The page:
Quiz

    1. What is the main determinant of how a gland is classified?
    A. Material excreted
    B. Cell quantity
    C. Shape
    D. Location

    Answer to Question #1

    C is correct. Although the other options listed are important to the understanding of the type of gland being studied, the main determinant of how a gland is classified is its shape (i.e. simple acinar, compound tubular, etc.)

    2. Define the distinction between endocrine and exocrine glands:
    A. Endocrine glands secrete from apical lamina into the bloodstream; exocrine glands to basal surface of epithelium
    B. Endocrine glands secrete from basal lamina into the bloodstream, exocrine glands to apical surface of epithelium
    C. Exocrine glands secrete from the apical lamina into the bloodstream, endocrine glands to basal surface of epithelium
    D. Exocrine glands secrete material through membrane-bound vesicles, endocrine glands do not.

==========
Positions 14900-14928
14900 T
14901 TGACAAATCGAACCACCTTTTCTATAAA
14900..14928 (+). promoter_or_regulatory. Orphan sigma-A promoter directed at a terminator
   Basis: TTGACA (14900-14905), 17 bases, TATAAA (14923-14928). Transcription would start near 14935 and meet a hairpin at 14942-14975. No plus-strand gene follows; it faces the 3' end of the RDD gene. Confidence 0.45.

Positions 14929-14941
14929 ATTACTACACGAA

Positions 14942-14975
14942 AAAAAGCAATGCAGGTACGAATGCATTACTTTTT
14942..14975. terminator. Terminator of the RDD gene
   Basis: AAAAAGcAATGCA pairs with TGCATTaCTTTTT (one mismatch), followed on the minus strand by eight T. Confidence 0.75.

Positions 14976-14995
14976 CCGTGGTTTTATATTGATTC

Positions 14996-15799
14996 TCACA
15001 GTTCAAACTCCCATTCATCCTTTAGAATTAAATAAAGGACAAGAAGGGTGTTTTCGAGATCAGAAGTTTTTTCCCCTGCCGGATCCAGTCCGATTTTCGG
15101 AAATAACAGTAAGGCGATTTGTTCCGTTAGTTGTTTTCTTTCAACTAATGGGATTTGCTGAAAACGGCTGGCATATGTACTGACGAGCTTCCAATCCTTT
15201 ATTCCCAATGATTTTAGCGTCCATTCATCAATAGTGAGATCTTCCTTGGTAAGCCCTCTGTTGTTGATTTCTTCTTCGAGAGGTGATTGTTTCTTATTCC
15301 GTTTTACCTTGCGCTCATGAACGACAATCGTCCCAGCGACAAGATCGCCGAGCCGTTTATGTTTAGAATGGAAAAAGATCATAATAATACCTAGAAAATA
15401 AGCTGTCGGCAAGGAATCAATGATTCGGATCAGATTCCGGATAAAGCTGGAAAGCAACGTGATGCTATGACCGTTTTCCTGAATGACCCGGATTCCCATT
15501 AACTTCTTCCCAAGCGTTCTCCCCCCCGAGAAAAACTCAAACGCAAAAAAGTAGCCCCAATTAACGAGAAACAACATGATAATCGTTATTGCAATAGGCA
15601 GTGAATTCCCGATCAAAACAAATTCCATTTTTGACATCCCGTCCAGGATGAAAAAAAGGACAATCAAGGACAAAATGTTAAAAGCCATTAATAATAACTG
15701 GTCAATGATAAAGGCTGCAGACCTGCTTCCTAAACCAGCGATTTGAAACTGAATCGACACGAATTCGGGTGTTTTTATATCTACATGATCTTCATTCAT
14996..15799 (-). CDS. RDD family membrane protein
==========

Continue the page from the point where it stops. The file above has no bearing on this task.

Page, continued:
Answer to Question #2

    B is correct. As discussed previously, endocrine glands release hormones directly into the bloodstream through the gland’s basal lamina, whereas exocrine glands release their contents to the apical surface of epithelial lining such as skin or even our GI tract.

    3. Which of the following is characteristic of the apocrine method of secretion?
    A. Apocrine glands use vesicles to secrete contents
    B. Apocrine glands release water-based moisture in beads to cool off the body
    C. Apocrine glands use cell-signaling mechanisms exclusively to coordinate secretion
    D. Unlike eccrine glands, apocrine glands are more populous and dispersed throughout the body

    Answer to Question #3

    A is correct. Apocrine glands are less numerous than eccrine glands in the human body, and unlike eccrine glands use membrane-bound vesicles to carry secretions. Notably, apocrine glands are not limited to a type of sweat gland but also include mammary glands.

    References

    • Hormone Health Network (2017). “Endocrine Glands and Types of Hormones.” Hormone.org. Retrieved on 2017-05-28 from http://www.hormone.org/hormones-and-health/endocrine-glands-and-types-of-hormones
    • Ingraham, Susan (2016). “The Exocrine System: How it Works.” Exocrine-System Retrieved on 2017-05-28 from http://www.susaningraham.net/exocrine-system.html